William Hope Hodgson

The Voice in the Night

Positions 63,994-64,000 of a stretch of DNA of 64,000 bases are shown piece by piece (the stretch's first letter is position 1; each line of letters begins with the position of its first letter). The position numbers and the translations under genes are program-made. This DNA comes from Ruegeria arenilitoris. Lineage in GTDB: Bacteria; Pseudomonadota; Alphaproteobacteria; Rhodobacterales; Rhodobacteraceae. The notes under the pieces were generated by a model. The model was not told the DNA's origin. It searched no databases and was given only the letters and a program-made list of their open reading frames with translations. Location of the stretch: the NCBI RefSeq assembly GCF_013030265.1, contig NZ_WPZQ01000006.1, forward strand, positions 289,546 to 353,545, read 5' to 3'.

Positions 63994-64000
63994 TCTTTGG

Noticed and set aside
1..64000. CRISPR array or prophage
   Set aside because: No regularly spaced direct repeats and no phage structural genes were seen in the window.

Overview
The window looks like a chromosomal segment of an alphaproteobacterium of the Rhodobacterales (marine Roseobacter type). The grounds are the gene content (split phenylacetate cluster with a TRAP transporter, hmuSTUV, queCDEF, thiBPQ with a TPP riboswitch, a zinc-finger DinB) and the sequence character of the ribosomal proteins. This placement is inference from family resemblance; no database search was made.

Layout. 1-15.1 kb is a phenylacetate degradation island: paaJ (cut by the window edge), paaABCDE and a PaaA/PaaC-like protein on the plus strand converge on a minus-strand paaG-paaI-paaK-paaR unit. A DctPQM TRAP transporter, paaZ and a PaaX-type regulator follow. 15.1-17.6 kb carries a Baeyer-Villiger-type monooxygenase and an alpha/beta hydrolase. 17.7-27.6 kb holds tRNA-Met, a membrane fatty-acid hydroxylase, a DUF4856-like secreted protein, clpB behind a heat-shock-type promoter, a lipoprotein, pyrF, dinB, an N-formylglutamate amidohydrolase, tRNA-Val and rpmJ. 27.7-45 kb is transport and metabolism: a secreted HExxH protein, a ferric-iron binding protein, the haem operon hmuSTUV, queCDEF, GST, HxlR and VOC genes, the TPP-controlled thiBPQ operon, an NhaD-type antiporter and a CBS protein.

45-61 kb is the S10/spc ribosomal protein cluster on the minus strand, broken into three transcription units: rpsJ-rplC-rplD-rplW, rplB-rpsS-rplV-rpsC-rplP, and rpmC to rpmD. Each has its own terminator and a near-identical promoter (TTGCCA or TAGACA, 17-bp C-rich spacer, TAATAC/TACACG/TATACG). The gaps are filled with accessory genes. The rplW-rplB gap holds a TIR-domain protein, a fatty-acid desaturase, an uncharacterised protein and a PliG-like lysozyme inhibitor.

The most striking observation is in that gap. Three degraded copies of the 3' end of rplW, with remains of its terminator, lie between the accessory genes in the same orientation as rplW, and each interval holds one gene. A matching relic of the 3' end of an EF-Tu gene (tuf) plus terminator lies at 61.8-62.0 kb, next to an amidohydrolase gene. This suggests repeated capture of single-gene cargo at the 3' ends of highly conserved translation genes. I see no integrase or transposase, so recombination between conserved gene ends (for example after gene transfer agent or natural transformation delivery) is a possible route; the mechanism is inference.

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The Voice in the Night by William Hope Hodgson Audiobook is a short story by English writer William Hope Hodgson, first published in the November 1907 edition of Blue Book Magazine. The story has been adapted a number of times, most prominently in the 1963 Japanese film Matango. Weird fungi in the shape of animals or humans are a recurring theme in Hodgson's stories and novels; for example, in the novel The Boats of the "Glen Carrig" the survivors of a shipwreck come across tree-like plants that mimic (or, perhaps, have absorbed) birds and people. Plot synopsis In this story, a schooner at sea ("becalmed in the Northern Pacific") is approached in the middle of "a dark, starless night" by a small rowboat. The passenger aboard the boat, who refuses to bring his boat close alongside and requests that the sailors on the schooner put away their lanterns, tells everyone a disturbing tale. Begging food for his fiancée, he receives some rations, floated to him in a wooden box. Later that same evening, he returns to report that his fiancée is grateful for the food, but will soon die, and he tells the sailors his full story. He and his fiancée, aboard the ship Albatross, were abandoned by the ship's crew, who took the remaining lifeboats. After building a raft, they escaped from the sinking vessel and found an apparently abandoned ship in a nearby lagoon, covered with a fungus-like growth. They attempted to remove this growth from the living quarters but were unable to do so; it continued to spread, and so they returned to their raft. The nearby island was also covered with this growth, except for a narrow beach. Eventually, the man and his fiancee found the fungus growing on their skin and felt an uncontrollable urge to eat it. They discovered that other humans on the island have been entirely absorbed by the strange fungal growth. As the man in the rowboat rows away, just as the sky is lightening, the narrator can dimly see a grotesquely misshapen figure in the rowboat, scarcely recognisable as human.
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